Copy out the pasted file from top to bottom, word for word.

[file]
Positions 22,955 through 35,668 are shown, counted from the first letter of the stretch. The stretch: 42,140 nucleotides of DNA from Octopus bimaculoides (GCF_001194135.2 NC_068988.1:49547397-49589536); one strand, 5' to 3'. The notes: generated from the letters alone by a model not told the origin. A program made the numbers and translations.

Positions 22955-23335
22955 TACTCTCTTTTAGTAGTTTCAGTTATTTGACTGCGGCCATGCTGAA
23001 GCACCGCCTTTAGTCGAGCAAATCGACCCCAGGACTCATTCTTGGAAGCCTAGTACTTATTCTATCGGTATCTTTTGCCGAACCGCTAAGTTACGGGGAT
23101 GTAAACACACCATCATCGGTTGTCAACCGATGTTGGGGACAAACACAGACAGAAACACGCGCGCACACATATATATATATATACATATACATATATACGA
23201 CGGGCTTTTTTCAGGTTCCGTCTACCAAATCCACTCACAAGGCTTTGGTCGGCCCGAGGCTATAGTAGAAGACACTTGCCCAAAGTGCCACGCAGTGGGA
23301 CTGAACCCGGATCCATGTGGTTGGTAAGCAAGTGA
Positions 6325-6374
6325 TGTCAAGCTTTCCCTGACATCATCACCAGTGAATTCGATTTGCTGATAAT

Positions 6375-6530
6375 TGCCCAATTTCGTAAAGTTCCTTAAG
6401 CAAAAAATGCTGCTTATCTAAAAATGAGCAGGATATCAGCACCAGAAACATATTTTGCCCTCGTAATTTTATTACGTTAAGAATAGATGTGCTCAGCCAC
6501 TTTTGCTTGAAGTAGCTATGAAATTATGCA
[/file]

Positions 22,955 through 35,668 are shown, counted from the first letter of the stretch. The stretch: 42,140 nucleotides of DNA from Octopus bimaculoides (GCF_001194135.2 NC_068988.1:49547397-49589536); one strand, 5' to 3'. The notes: generated from the letters alone by a model not told the origin. A program made the numbers and translations.

Positions 22955-23335
22955 TACTCTCTTTTAGTAGTTTCAGTTATTTGACTGCGGCCATGCTGAA
23001 GCACCGCCTTTAGTCGAGCAAATCGACCCCAGGACTCATTCTTGGAAGCCTAGTACTTATTCTATCGGTATCTTTTGCCGAACCGCTAAGTTACGGGGAT
23101 GTAAACACACCATCATCGGTTGTCAACCGATGTTGGGGACAAACACAGACAGAAACACGCGCGCACACATATATATATATATACATATACATATATACGA
23201 CGGGCTTTTTTCAGGTTCCGTCTACCAAATCCACTCACAAGGCTTTGGTCGGCCCGAGGCTATAGTAGAAGACACTTGCCCAAAGTGCCACGCAGTGGGA
23301 CTGAACCCGGATCCATGTGGTTGGTAAGCAAGTGA
Positions 6325-6374
6325 TGTCAAGCTTTCCCTGACATCATCACCAGTGAATTCGATTTGCTGATAAT

Positions 6375-6530
6375 TGCCCAATTTCGTAAAGTTCCTTAAG
6401 CAAAAAATGCTGCTTATCTAAAAATGAGCAGGATATCAGCACCAGAAACATATTTTGCCCTCGTAATTTTATTACGTTAAGAATAGATGTGCTCAGCCAC
6501 TTTTGCTTGAAGTAGCTATGAAATTATGCA